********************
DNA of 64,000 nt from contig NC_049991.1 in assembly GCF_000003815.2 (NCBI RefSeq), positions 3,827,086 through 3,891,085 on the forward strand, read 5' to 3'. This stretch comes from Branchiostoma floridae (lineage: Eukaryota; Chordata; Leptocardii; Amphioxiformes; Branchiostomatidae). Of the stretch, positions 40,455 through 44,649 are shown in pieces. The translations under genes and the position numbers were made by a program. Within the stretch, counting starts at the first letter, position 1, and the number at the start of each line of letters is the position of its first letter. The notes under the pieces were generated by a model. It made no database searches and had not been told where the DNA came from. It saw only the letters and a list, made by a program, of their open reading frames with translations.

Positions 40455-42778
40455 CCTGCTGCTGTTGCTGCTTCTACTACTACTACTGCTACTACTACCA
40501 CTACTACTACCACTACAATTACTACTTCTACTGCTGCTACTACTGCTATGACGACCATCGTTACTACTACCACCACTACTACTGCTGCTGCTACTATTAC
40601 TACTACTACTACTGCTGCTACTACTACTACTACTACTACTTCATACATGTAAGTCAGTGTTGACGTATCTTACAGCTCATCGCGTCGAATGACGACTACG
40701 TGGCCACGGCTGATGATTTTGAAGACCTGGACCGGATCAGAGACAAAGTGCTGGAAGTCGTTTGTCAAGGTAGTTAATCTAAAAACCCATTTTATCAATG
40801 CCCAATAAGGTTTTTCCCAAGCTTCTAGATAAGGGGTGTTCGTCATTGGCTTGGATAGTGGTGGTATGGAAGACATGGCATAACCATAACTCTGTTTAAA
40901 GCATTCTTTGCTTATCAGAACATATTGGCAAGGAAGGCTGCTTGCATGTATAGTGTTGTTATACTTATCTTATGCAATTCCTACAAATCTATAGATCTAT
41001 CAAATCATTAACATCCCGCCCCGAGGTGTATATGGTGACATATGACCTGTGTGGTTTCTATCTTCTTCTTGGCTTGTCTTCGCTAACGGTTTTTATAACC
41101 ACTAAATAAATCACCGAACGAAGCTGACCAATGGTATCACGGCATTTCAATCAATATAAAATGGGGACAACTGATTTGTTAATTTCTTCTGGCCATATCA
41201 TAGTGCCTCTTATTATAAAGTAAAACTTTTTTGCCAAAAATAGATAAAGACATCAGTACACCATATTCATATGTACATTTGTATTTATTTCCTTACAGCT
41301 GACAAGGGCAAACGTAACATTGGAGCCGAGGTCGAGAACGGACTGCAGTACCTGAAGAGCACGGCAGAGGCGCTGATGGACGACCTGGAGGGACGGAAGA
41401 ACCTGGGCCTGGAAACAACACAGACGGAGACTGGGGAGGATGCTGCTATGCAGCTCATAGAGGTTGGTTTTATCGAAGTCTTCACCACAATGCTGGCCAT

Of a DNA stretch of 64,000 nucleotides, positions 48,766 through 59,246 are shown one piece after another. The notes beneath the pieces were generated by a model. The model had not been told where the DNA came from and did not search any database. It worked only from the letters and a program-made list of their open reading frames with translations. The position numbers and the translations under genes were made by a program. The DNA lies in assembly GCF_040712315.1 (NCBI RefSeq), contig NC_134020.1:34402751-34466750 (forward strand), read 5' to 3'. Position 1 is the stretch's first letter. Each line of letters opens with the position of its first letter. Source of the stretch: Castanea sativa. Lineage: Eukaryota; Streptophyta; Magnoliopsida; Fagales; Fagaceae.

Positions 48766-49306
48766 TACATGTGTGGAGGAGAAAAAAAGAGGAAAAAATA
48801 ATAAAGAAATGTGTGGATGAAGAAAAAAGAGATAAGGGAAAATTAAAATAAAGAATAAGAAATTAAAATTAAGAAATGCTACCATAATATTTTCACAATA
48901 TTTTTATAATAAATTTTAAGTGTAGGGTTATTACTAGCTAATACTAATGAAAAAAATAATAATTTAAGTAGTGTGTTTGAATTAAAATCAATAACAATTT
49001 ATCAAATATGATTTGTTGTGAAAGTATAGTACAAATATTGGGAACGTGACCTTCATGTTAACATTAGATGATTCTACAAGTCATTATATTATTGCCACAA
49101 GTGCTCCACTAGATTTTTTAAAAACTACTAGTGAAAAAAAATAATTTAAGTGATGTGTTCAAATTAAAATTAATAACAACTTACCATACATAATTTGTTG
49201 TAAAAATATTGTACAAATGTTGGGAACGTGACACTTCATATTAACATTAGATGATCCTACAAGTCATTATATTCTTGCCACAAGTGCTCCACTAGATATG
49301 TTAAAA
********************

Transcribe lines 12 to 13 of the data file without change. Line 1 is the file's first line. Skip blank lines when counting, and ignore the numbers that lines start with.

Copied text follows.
41301 GACAAGGGCAAACGTAACATTGGAGCCGAGGTCGAGAACGGACTGCAGTACCTGAAGAGCACGGCAGAGGCGCTGATGGACGACCTGGAGGGACGGAAGA
41401 ACCTGGGCCTGGAAACAACACAGACGGAGACTGGGGAGGATGCTGCTATGCAGCTCATAGAGGTTGGTTTTATCGAAGTCTTCACCACAATGCTGGCCAT